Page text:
Campus Community / Science, Technology and Health

Swedish and Seattle University Open a COVID-19 Vaccination Clinic at Seattle University

January 12, 2021

Swedish Community COVID-19 Vaccination Clinic at Seattle University

Image credit: Matt Lipsen/Seattle University

From left, Seattle U President Stephen V. Sundborg, SJ; College of Nursing Dean Kristen Swanson, RN, PhD, FAAN; and Swedish CEO Guy Hudson, MD, MBA, FAAP

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Much of the first floor of Campion Hall is home to the Swedish Community COVID-19 Vaccination Clinic at Seattle University, a new and unique collaboration between the two longtime partners in health care education that will be in place at least through June.

The clinic, which opened on Jan. 12, is operated and managed by Swedish, with Seattle University hosting the facility and parking. Both organizations will promote the clinic and support recruitment of non-medical volunteers to help staff it.  

The clinic will run four days a week initially, Tuesdays through Thursdays, and Saturdays. Vaccinations will be allocated according to guidance from the Washington State Department of Health and the Centers for Disease Control. 

The two institutions worked quickly to bring the clinic to fruition—only two weeks from decision to implementation. 

“We’re delighted as a university to host this clinic with Swedish. It’s an amazing thing how we’ve been able to put this together in a partnership over these days,” says President Stephen V. Sundborg, S.J, during a news conference on Jan. 16.

 “I received an email from Dean (Kristen) Swanson asking about doing this. Within minutes we said, ‘Yes, make it happen,’” says Father Sundborg. “Two very professional teams from Swedish and SU got together, looked at facilities, thought through all of the different challenges we would have to put together a clinic. They made it happen and then stood it up.”  

He added, “Perhaps this is an example, an invitation, to what can happen in other places as the United States tries to scale up in regard to the distribution of the vaccine that’s so important.”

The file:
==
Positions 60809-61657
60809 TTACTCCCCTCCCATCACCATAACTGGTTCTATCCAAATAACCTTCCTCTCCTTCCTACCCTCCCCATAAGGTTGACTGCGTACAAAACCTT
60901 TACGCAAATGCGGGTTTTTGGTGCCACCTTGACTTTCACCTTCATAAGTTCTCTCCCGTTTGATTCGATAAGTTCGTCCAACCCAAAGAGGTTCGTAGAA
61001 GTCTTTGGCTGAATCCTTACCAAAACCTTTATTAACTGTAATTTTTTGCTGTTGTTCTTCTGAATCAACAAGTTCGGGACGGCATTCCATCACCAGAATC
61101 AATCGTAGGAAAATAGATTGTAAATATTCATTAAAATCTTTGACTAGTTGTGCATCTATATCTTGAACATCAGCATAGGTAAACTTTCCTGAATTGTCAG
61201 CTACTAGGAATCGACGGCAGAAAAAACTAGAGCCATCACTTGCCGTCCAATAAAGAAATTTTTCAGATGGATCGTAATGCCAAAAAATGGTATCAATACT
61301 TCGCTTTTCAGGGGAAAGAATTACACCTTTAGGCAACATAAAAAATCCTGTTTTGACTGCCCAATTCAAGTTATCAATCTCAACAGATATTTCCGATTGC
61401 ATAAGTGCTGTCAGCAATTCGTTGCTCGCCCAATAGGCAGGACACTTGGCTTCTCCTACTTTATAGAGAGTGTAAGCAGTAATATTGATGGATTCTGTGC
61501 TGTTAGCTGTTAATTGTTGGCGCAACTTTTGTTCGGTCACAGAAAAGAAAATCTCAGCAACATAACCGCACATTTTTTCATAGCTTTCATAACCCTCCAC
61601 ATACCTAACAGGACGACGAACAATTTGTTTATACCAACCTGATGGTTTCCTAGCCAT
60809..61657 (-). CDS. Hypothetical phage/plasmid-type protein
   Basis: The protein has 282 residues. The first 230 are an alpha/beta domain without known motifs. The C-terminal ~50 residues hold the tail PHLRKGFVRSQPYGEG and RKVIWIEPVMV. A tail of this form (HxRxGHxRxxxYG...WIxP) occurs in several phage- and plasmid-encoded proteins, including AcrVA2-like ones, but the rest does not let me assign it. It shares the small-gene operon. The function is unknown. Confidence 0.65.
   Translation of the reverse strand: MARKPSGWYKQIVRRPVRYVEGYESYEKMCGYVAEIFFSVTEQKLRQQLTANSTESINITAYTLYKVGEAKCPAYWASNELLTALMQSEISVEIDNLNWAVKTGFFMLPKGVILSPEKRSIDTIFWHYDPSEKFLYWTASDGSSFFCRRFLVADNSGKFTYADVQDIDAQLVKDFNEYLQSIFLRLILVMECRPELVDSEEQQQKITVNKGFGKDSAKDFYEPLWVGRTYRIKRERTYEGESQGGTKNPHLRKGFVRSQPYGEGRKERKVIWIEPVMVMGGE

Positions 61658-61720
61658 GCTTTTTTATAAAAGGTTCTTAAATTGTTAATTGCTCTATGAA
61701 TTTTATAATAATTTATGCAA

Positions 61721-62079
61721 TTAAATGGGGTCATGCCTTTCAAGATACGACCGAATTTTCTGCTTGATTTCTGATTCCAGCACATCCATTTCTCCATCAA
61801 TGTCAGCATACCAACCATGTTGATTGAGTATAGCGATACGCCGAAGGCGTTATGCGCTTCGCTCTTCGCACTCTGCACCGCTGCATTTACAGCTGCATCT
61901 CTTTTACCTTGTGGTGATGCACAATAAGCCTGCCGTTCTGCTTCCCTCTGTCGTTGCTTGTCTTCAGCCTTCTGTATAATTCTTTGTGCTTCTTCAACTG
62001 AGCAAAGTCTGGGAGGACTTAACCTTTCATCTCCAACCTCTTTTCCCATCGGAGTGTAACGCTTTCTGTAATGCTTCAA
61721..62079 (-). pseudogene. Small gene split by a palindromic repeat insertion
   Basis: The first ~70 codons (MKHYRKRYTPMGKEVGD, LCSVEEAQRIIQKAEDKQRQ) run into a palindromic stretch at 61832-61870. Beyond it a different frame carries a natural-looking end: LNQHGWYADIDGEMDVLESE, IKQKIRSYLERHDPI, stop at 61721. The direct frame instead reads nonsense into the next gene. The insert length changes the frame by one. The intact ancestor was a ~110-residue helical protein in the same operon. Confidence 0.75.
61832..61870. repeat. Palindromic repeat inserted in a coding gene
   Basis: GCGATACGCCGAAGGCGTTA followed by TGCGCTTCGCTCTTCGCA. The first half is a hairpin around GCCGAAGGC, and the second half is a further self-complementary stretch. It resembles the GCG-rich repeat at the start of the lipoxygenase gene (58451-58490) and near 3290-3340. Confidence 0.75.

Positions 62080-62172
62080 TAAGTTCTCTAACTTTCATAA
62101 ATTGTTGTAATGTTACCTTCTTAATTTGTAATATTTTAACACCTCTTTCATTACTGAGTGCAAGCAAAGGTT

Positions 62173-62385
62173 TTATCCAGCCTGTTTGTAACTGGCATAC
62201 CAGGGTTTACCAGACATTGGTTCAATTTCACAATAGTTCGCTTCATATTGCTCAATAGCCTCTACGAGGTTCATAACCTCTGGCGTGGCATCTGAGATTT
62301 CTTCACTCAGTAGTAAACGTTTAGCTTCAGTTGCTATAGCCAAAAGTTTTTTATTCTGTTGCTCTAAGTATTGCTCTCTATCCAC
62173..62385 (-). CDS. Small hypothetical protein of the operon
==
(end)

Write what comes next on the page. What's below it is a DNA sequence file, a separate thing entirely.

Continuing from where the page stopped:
Father Sundborg notes that the College of Nursing, under the leadership of Dean Kristen Swanson, RN, PhD, FAAN, was instrumental in bringing the collaboration forward. Academically, it will allow nursing faculty and student nurses to administer vaccinations. 

“This is a dream come true. Two organizations that are cherished for their mission to serve have come together to do good. And that feels great,” Swanson says. “This is a joyful clinic. This is our chance to see to it that vaccine gets into the arms of our community members.” 

Sundborg, Swanson and Swedish CEO Guy Hudson, MD, MBA, FAAP, noted that the decades-long relationship between the two institutions made the clinic a natural partnership.

“This endeavor is in perfect alignment with our mutual commitments to assure equity in access to quality health care and education for members of our community,” says Swanson. “The College of Nursing is particularly proud that Renee Rassilyer-Bomers, ARNP, DNP, a key leader in launching this project, earned her baccalaureate, master’s and doctoral degrees in nursing from Seattle U in 2003 and 2016. She models the leadership one might expect of a graduate of our Health Systems Leader Doctor of Nursing Practice program.” 

“This clinic will help us reach our goal to vaccinate thousands of workers in Phase 1a that aren’t affiliated with a large health system,” Hudson says. “We’re grateful to our partners at Seattle University who have helped get it set up so we can continue to serve the community.” 

Hundreds of volunteers have signed up to assist at the clinic, which from Jan. 12–16 vaccinated 4,800 people. On Jan. 18, the state opened vaccinations for people who are eligible for Phase 1b Tier 1 as well as those in Phase 1a.

According to the Washington Department of Health, under Phase 1b Tier 1, the vaccine is available to anyone 65 and older, and all people 50 and older who also live in a multigenerational household. This is in addition to populations eligible during phase 1A, including health care workers at high risk for COVID-19 infection, first responders, people who live or work in long-term care facilities, and all other workers in health settings who are at risk of COVID-19.

Learn more here.

See a gallery of photos here

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